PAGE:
BEVERLY HILLS, Calif. — Anita Pointer, one of four sibling singers who earned pop success and critical acclaim as The Pointer Sisters, died Saturday at the age of 74, her publicist announced.
The Grammy winner passed away while she was with family members, publicist Roger Neal said in a statement. A cause of death was not immediately revealed.
“While we are deeply saddened by the loss of Anita, we are comforted in knowing she is now with her daughter Jada and her sisters June & Bonnie and at peace. She was the one that kept all of us close and together for so long,” her sister Ruth, bothers Aaron and Fritz and granddaughter Roxie McKain Pointer said in the statement.
Anita Pointer’s only daughter, Jada Pointer, died in 2003.
Anita, Ruth, Bonnie and June Pointer, born the daughters of a minister, grew up singing in their father’s church in Oakland, California.
The group’s 1973 self-titled debut album included the breakout hit, “Yes We Can Can.” Known for hit songs including “I’m So Excited,” “Slow Hand,” “Neutron Dance” and “Jump (For My Love),” the singers gained a star on the Hollywood Walk of Fame in 1994.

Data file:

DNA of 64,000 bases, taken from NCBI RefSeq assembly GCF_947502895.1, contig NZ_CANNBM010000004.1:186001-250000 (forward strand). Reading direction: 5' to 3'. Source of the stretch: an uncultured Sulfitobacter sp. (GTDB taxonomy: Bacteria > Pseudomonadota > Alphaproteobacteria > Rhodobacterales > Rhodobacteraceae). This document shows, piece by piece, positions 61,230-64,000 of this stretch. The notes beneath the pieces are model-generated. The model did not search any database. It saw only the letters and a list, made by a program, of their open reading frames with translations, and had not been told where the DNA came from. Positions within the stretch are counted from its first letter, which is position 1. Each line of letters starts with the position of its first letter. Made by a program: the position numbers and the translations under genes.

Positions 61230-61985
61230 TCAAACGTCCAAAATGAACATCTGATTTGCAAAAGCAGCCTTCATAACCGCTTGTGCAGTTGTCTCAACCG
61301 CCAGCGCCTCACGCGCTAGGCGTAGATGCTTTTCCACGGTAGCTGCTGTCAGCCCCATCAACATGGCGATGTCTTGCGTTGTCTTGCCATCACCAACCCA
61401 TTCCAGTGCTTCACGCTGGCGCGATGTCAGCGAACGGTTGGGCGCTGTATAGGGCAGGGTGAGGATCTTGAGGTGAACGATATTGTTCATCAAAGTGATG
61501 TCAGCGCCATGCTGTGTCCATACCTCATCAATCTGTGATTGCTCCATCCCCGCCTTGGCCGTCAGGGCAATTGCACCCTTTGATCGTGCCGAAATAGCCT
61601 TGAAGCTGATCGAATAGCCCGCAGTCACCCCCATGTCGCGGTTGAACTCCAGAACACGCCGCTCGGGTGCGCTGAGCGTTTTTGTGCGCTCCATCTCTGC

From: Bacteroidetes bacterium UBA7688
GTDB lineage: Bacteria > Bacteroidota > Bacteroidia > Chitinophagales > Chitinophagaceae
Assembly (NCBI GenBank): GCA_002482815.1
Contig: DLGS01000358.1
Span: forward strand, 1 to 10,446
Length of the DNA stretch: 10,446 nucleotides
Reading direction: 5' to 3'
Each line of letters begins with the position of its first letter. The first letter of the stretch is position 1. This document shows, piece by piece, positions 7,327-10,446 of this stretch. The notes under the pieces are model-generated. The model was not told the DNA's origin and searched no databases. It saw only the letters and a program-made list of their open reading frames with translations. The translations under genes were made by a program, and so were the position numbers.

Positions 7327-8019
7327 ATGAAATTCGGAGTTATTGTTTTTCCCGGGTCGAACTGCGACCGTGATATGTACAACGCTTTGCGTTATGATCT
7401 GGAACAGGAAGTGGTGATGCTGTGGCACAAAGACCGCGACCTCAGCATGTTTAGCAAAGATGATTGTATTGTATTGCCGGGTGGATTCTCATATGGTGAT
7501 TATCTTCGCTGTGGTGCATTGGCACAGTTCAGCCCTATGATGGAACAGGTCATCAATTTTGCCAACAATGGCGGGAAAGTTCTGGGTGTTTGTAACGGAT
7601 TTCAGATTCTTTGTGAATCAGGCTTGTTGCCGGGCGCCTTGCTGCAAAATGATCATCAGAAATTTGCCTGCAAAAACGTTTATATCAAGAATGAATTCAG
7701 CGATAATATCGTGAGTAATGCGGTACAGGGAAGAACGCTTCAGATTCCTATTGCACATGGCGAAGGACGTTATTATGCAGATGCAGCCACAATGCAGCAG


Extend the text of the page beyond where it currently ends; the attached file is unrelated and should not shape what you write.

The 1983 album “Break Out” went triple platinum and garnered two American Music Awards. The group won three Grammy Awards and had 13 U.S. top 20 hit songs between 1973 and 1985, Neal said.
The Pointer Sisters also was the first African American group to perform on the Grand Ole Opry program and the first contemporary act to perform at the San Francisco Opera House, Neal said.
Bonnie Pointer left the group in 1977, signing a solo deal with Motown Records but enjoying only modest success. “We were devastated,” Anita Pointer said of the departure in 1990. “We did a show the night she left, but after that, we just stopped. We thought it wasn’t going to work without Bonnie.”
The group, in various lineups including younger family members, continued recording through 1993.
June Pointer died of cancer at the age of 52 in 2006.
Anita Pointer announced Bonnie Pointer’s death resulting from cardiac arrest at the age of 69 in 2020. “The Pointer Sisters would never have happened had it not been for Bonnie,” she said in a statement.